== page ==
“It was initially viewed with scepticism from London about Wales doing things their own way, but it is now viewed as a blueprint of how to deliver counter-terrorism policing across the country,” he said.
UK calls for war-torn state plan
Harvey Morris, The Financial Times
The UK on Tuesday launched an international initiative to salvage war-torn states and prevent them lapsing back into conflict.
David Miliband, UK foreign minister, chairing the United Nations Security Council for the day, said post-conflict states where stability had been re-established were the exception rather than the rule. “We are not doing enough and we are not doing it well enough.”
The initiative, timed to coincide with the UK’s one-month presidency of the council, comes at a time when unresolved conflicts are simmering in Iraq, Afghanistan, Sudan, Somalia and elsewhere, and governments are under public pressure to take direct action to help cyclone victims in Burma.
Gordon Brown, UK prime minister, has made the reform of international institutions, including the UN and World Bank, a central plank of his foreign policy since he succeeded Tony Blair last year.
The UK’s proposal is that the international community should go beyond peacekeeping to help rebuild failed states by eradicating the root causes of conflict. That would involve UN agencies and donors doing more to bolster emerging national leaderships.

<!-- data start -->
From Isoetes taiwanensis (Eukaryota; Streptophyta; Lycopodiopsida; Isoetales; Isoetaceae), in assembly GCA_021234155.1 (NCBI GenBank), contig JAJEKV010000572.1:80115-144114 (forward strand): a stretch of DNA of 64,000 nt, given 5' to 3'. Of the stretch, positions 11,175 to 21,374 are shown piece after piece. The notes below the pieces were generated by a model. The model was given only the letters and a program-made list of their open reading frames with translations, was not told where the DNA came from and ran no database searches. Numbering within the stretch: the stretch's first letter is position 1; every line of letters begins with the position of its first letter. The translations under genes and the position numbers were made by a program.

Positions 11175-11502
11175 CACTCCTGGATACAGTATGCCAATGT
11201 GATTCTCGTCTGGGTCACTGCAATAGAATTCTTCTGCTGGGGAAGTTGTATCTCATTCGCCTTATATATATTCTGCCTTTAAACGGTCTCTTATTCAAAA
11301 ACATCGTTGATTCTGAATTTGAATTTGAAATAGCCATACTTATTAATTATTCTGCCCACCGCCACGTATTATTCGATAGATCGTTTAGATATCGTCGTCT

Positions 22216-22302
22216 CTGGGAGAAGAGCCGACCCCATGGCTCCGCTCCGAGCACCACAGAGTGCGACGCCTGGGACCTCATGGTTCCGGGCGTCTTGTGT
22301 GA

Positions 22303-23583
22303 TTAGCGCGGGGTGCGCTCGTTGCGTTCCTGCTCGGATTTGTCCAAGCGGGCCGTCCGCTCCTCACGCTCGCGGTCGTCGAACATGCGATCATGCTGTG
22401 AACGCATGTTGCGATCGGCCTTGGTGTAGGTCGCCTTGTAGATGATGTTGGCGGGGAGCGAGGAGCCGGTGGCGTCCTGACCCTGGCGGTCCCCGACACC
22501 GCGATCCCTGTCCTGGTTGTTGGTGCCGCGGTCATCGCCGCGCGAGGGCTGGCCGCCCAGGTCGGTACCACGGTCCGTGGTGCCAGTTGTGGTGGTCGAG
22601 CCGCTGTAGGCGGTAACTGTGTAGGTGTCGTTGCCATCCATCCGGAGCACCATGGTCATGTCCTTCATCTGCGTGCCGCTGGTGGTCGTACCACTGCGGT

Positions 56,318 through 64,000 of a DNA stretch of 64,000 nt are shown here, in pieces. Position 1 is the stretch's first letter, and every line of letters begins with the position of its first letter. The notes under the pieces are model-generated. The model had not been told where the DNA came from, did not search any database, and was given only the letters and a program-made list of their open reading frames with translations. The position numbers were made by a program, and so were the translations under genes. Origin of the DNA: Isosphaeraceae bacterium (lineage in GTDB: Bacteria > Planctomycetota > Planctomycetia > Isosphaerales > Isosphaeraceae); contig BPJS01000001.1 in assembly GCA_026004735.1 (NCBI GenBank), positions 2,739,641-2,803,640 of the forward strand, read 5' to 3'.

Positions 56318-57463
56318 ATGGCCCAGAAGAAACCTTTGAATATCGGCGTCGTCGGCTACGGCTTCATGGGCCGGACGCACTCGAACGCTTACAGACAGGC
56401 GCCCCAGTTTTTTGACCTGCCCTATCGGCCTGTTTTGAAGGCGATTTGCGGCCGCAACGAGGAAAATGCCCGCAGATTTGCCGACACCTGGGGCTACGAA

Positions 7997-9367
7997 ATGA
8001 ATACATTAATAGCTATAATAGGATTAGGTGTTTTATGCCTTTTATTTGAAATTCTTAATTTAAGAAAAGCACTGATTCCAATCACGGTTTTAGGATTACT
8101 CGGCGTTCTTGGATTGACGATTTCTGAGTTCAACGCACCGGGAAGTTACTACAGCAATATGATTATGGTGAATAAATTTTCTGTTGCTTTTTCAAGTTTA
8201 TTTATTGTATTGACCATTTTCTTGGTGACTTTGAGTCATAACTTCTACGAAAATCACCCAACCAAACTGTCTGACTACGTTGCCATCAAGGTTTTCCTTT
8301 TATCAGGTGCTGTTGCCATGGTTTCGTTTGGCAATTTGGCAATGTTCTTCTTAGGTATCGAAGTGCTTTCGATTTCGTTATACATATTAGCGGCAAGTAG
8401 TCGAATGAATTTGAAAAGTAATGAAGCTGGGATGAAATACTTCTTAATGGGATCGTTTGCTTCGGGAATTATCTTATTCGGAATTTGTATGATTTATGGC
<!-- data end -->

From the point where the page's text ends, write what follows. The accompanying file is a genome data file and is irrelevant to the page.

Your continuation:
British Press-Freedom Case Involves Anti-Terrorism Law
Kevin Sullivan, Washington Post
A high-level British court will hear arguments this week in a press-freedom case in which police are attempting to use anti-terrorism laws to force a journalist to turn over notes and other source material.
Leading British journalists argue that the rare use of the laws in this way threatens the future of investigative journalism in Britain. Police maintain that they are simply following all leads as they investigate a man who has been involved in religious extremist activities.
The case centers around Hassan Butt, 28, a former high-profile Islamic extremist in Britain who has since publicly renounced violence and now says he works to de-radicalize British Muslim youth.
Although Butt’s renunciations and his work with Muslim youth have won praise from top British officials, including an offer of funding from British anti-terrorism officials, Manchester police arrested Butt this month and are detaining him under the Terrorism Act.
Malik fights police demand for notes
Leigh Holmwood, The Guardian
A freelance journalist ordered by the police to hand over confidential material connected to a potential terrorism case told the high court today that he fears for his safety if he is forced to do so.
Shiv Malik, 27, had been served a production order by Greater Manchester police to hand over material connected to a forthcoming book featuring former Islamist radical Hassan Butt.
However, at the judicial review of the decision at the high court in London today Malik argued that he should not have to hand over the material.
Malik’s QC, James Eadie, told the three judges on the review panel that the journalist feared for the safety of himself, his wife and his sources if he was forced to hand over his work.